40% of Hawaii's English-language learners struggling, report says
By Loren Moreno
Advertiser Education Writer
By Loren Moreno
Forty percent of Hawai'i's English-language learners are failing to make progress toward English proficiency, according to a new report released today.
The results are part of Quality Counts 2009, a project of the nonprofit Editorial Progress in Education, which publishes Education Week. Quality Counts has been examining education policy through its comparative study for the past 13 years.
Each year the report highlights a specific aspect of education policy. This year, the report examined the academic achievement of English-language learners state-by-state.
Hawai'i is not alone in its struggle to help English-language learners achieve, the report found. In fact, Quality Count reports that nationally 25 percent of ELL students are not making progress.
Maine had the highest percentage of students failing to make process toward English proficiency with 45 percent. New Mexico, Arkansas and Louisiana were also among those who had a high percentage of ELL students failing to grasp the English language.
On the other hand, the report found that 42 percent of Hawai'i's ELL students are making progress toward English proficiency. Another six percent have already reached it.
Andreas Wiegand, state specialist for the English Language Learner program, said the state has made progress over the past several years. But he admitted that Hawai'i faces many challenges.
"We do have a very diverse group of ELL students, which spans 75-plus languages," Wiegand said.
"That makes providing bilingual support very difficult," he said.
Ilocano and Tagalog are the most commonly spoken second languages in Hawai'i's schools. That's followed by Marshallese and Chuukese. The 10 most commonly spoken languages in Hawai'i's schools have 400 or more students.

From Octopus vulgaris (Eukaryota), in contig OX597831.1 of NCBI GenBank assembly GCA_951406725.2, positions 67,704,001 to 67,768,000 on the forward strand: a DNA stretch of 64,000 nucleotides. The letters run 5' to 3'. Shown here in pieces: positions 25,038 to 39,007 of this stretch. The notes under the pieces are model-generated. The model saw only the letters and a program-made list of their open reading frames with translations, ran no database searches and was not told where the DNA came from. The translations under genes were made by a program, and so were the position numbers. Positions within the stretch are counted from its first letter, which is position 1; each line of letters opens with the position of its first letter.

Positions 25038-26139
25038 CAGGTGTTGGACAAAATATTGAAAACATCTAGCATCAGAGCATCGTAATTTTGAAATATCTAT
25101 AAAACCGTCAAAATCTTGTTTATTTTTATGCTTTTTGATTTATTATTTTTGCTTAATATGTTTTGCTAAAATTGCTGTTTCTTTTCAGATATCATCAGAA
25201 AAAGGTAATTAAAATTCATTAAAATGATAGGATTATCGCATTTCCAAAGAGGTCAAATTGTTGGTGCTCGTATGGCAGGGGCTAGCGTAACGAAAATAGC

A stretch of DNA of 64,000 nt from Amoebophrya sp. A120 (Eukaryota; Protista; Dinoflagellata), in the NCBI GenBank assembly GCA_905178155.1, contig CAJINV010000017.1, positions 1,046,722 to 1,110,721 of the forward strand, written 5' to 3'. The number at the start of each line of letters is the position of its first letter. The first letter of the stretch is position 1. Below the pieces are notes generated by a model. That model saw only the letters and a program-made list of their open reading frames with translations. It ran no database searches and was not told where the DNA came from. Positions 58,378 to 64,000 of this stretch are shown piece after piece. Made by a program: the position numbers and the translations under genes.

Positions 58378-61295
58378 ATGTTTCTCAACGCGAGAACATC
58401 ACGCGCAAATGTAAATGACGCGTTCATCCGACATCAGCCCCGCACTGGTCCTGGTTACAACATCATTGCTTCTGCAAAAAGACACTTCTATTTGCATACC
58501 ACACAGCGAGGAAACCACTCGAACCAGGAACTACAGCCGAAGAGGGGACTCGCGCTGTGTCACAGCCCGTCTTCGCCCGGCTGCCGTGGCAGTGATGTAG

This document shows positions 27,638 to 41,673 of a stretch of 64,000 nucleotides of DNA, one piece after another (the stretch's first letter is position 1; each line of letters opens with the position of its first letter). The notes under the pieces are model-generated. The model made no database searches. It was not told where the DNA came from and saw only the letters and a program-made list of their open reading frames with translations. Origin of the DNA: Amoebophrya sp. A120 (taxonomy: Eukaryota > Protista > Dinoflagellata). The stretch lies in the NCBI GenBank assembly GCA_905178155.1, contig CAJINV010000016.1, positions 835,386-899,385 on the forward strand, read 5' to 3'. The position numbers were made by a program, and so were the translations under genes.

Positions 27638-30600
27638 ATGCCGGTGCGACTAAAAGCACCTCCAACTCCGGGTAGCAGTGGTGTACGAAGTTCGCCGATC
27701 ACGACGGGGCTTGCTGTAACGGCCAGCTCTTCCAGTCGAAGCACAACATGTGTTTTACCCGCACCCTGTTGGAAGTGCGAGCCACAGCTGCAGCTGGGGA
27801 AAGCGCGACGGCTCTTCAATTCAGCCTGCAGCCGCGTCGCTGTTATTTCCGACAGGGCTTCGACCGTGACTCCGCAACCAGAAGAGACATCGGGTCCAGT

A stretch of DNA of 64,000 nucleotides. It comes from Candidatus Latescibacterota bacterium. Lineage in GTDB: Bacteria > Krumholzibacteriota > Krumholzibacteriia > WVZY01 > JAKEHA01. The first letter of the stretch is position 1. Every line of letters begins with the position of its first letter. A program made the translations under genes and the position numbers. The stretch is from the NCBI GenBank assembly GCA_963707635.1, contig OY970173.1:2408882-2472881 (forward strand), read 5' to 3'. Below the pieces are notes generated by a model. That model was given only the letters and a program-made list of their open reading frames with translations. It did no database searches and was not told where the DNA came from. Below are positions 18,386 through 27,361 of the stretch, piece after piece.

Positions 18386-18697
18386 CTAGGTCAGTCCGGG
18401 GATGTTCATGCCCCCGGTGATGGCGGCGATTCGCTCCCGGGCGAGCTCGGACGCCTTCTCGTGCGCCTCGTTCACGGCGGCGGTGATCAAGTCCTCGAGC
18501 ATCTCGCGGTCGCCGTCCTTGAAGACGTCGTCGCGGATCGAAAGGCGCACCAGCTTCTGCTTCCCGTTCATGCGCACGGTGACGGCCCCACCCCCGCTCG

Much of the increase in Hawai'i's ELL population came from 2001 to 2006 and was made up primarily of Marshallese and Chuukese students. Weigand said the state had to adapt its second language strategy during this period of growth.
There are about 17,000 ELL students in Hawai'i.
"It's a significant and growing population when the general education population is on the decline," he said.
Hawai'i's ELL students have made progress on standardized test scores, yet they still trail behind their English-speaking peers, the report found.
For instance, only 16 percent of ELL students were proficient in mathematics in 2006-2007. That percentage increased to 26 percent the next year.
Likewise, about 24 percent of ELL students were proficient in reading in 2006-2007. That compares with 35 percent in 2007-2008.
"The indications are that we're making progress in this sub group, but we're certainly not where we would want to be," Wiegand said.
Meanwhile, Quality Counts 2009 graded Hawai'i's overall education system a C. That's on par with the grade given to the nation as a whole.
Hawai'i received a D in the area of student achievement, the lowest-scoring category for Hawai'i's public schools. More specifically, the report ranked Hawai'i near the bottom of the list in terms of its public school graduation rate.
Quality Counts listed Hawai'i's graduation rate as 64.1 percent, a number vigorously disputed by the state Department of Education.
The DOE recorded its 2004 graduation rate — the same year being examined by the report — at 79.8 percent.
Education officials have said that the DOE has one of the more reliable methods of calculating the graduation rate. Because of Hawai'i's statewide school district, the state is able to track individual students through graduation and therefore has a more accurate count of the state's graduation rate.
Reach Loren Moreno at email@example.com.